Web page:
Universal held up the release of "Stick" for almost a year, and now we know why. Unfortunately, movies aren't wines -- they don't improve in the cellar.

As in the Elmore Leonard novel on which it is based, things get sticky when a humble hoodlum makes a money drop for a drug dealer, Chucky (Charles Durning). One of Chucky's soldiers retires the hoodlum with a .45 slug on orders from the boss. So Ernest Stickley (Burt Reynolds), a pal fresh from the slammer, swears revenge. This being a movie, it takes him about an hour and a half to pull it off.

In between, he takes a job as a chauffeur for a back-thumping stockbroker (George Segal); falls in love with a schoolmarmish Candice Bergen; and chums up to his daughter (an adorably poised Tricia Leigh Fisher), who grew up while he was in "the joint." "You sure like to live on the edge," they tell him.

"Stick" is hopelessly miscast -- this is the most geriatric set of edge-players since Meyer Lansky spun his last roulette wheel. Durning, dolled up in Hawaiian shirts, his hair orange and spidery starbursts spirit-gummed to his brow, looks like Emmett Kelly lost at Mardi Gras. If you thought junkies tended toward the attenuated, forget it -- he's not Chucky, he's Chuck E. Cheese.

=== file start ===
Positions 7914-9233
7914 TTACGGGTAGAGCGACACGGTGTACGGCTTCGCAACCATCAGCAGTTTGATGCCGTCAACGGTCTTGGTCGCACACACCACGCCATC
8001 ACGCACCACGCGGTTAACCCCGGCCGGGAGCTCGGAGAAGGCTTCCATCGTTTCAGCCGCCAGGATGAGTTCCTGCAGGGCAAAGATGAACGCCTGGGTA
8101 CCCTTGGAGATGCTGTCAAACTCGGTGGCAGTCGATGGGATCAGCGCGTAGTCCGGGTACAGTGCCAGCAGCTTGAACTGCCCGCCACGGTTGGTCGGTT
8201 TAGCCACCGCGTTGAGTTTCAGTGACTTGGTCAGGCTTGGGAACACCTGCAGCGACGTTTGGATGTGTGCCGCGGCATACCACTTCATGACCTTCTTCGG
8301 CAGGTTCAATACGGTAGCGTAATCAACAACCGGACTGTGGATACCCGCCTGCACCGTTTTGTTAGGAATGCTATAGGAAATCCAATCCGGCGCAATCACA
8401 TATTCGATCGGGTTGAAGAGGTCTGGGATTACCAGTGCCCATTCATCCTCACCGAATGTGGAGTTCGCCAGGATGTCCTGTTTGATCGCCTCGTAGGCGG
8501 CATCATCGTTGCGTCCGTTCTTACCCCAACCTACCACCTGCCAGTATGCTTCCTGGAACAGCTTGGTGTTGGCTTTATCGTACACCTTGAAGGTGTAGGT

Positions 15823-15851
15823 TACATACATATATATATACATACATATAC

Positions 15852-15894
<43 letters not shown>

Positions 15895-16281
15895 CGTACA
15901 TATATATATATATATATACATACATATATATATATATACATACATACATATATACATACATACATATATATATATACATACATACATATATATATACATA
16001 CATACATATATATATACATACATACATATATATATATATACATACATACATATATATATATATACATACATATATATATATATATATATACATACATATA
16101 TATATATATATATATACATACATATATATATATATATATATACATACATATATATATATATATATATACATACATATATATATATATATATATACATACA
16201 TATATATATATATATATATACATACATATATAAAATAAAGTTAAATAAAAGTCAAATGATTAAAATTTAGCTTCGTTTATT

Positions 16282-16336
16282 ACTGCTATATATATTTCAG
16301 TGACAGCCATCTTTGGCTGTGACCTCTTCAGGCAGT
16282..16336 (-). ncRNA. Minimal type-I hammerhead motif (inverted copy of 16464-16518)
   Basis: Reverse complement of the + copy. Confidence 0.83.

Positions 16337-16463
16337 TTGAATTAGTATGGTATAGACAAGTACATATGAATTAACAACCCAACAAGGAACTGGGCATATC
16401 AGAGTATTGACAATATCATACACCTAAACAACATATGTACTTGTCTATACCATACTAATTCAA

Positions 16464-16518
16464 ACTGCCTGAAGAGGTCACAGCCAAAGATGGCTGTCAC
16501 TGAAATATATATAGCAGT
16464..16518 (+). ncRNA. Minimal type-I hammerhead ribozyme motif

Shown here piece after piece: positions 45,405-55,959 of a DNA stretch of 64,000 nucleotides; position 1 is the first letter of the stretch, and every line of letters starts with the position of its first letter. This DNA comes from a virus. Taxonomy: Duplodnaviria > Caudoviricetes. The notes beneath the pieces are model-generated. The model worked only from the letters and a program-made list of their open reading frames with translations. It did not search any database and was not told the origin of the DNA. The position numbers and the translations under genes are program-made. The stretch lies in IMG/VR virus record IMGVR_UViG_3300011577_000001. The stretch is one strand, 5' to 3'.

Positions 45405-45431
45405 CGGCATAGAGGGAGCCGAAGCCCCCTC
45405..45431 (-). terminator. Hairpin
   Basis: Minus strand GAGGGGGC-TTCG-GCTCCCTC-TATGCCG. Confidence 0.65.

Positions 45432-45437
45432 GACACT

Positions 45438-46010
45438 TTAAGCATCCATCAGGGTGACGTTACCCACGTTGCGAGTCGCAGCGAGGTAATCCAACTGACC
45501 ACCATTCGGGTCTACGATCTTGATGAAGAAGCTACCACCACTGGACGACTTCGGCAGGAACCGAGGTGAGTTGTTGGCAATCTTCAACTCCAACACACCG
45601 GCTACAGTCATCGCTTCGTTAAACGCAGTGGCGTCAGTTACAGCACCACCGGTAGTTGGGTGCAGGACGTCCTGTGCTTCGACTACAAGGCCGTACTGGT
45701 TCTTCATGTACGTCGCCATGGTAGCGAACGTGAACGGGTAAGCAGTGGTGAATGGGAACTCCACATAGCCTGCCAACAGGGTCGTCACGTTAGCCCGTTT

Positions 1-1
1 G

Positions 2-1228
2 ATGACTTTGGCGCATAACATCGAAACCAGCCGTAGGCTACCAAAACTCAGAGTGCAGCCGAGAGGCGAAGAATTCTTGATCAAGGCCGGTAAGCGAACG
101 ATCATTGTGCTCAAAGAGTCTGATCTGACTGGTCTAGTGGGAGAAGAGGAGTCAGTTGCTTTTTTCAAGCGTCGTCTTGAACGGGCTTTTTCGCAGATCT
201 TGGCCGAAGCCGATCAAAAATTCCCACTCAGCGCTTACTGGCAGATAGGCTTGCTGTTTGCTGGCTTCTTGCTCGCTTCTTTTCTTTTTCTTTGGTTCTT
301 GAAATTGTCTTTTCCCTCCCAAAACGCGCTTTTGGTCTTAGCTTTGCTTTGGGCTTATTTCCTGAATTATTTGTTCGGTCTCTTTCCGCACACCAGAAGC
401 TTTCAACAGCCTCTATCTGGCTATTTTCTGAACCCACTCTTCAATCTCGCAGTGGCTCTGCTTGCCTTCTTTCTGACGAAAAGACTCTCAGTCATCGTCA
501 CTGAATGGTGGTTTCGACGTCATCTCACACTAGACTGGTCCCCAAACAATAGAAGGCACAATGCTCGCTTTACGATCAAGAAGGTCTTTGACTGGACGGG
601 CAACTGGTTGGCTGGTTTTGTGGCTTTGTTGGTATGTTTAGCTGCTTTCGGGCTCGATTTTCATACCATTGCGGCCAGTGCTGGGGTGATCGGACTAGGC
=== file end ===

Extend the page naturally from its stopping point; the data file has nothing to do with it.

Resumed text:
The usually reliable George Segal plays so broadly, he's a one-man CinemaScope, and the fault lies with Reynolds, who also directed. Reynolds never figures out whether he's making a thriller or a spoof, which for years has been the problem with his performances, too. His acting swivels from gravelly, glowering tough-guyness to nudge-and-wink appeals to the audience -- Mr. T and Johnny Carson in one. And he's way too polished for the character Leonard wrote; when he enters the slick world of Miami finance, he blends right in.

After "Miami Vice," "Stick's" gold-toned Miami looks flat; the only sense of place comes from the tropical torpor of the movie's pace. Most of the time we watch Reynolds being cute with the girls, with the action added as an afterthought. And whenever the movie threatens to roll, Reynolds smothers it with long helicopter shots of yachts and limos coursing across Florida. Leonard, who wrote the less than lapidary script, has already repudiated the movie, and he's right. His nickname is Dutch, and this is his elm disease. Stick, at area theaters, is rated R and contains graphic violence, profanity and sexual themes.